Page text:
Send to

Choose Destination
Z Morphol Anthropol. 1991;78(3):315-20.

Elastic mechanisms in primate locomotion.

Author information

Department of Pure and Applied Biology, University of Leeds.


Tendons that stretch elastically and recoil, as the forces on them rise and fall, can save energy in running by enabling the animal to make do with shorter or slower muscle fascicles, that can generate force more economically. Non-human primates have rather long fascicles and thick tendons in their distal leg muscles and so seem poorly adapted to save energy in this way. Additional savings are made possible by the elastic compliance of ligaments in the foot. Though tendon and ligament compliance tend to save energy, the compliance of branches tends to increase the energy cost of arboreal locomotion.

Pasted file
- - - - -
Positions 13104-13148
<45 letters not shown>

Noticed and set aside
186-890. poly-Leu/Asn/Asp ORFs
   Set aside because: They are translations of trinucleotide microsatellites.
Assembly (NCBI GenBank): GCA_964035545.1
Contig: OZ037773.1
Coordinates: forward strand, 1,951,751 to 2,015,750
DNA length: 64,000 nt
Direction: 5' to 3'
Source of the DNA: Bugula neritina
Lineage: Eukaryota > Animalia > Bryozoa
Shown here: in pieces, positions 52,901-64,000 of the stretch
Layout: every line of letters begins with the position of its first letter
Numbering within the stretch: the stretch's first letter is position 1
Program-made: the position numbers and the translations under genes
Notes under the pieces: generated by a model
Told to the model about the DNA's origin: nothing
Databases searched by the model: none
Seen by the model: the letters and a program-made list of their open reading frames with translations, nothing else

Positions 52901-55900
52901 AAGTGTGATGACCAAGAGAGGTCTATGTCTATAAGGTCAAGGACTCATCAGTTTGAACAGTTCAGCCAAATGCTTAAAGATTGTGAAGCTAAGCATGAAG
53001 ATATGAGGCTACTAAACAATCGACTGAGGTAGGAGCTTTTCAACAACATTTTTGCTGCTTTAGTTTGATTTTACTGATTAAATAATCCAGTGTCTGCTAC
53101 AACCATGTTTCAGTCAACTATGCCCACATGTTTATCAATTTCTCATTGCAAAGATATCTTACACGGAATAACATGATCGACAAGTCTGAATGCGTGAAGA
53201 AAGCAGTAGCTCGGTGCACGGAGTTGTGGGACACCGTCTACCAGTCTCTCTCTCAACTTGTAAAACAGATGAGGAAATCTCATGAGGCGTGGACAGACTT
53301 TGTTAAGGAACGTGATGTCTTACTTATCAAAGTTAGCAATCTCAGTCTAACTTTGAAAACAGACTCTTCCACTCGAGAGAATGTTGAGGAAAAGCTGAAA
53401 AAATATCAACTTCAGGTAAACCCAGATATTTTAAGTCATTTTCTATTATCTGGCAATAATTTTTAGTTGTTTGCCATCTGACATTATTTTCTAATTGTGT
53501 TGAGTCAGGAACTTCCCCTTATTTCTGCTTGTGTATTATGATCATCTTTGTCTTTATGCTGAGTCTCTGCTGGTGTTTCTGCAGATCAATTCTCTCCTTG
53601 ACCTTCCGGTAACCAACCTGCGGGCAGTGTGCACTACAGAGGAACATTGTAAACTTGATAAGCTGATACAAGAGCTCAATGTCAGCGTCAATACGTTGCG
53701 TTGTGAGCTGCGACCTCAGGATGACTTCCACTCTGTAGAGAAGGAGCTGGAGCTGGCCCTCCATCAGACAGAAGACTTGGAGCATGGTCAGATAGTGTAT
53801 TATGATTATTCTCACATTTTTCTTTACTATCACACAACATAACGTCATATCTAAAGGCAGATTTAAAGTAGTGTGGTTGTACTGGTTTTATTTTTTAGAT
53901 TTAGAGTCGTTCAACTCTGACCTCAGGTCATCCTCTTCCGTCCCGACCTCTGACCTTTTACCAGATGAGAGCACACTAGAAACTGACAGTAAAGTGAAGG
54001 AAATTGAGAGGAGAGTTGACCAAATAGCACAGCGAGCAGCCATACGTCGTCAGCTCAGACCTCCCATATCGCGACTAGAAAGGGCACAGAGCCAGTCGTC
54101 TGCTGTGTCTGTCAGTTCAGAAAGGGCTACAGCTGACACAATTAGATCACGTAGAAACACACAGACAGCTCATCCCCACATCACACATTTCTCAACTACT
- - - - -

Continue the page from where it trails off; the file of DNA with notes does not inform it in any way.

[Indexed for MEDLINE]

Supplemental Content

Loading ...
Support Center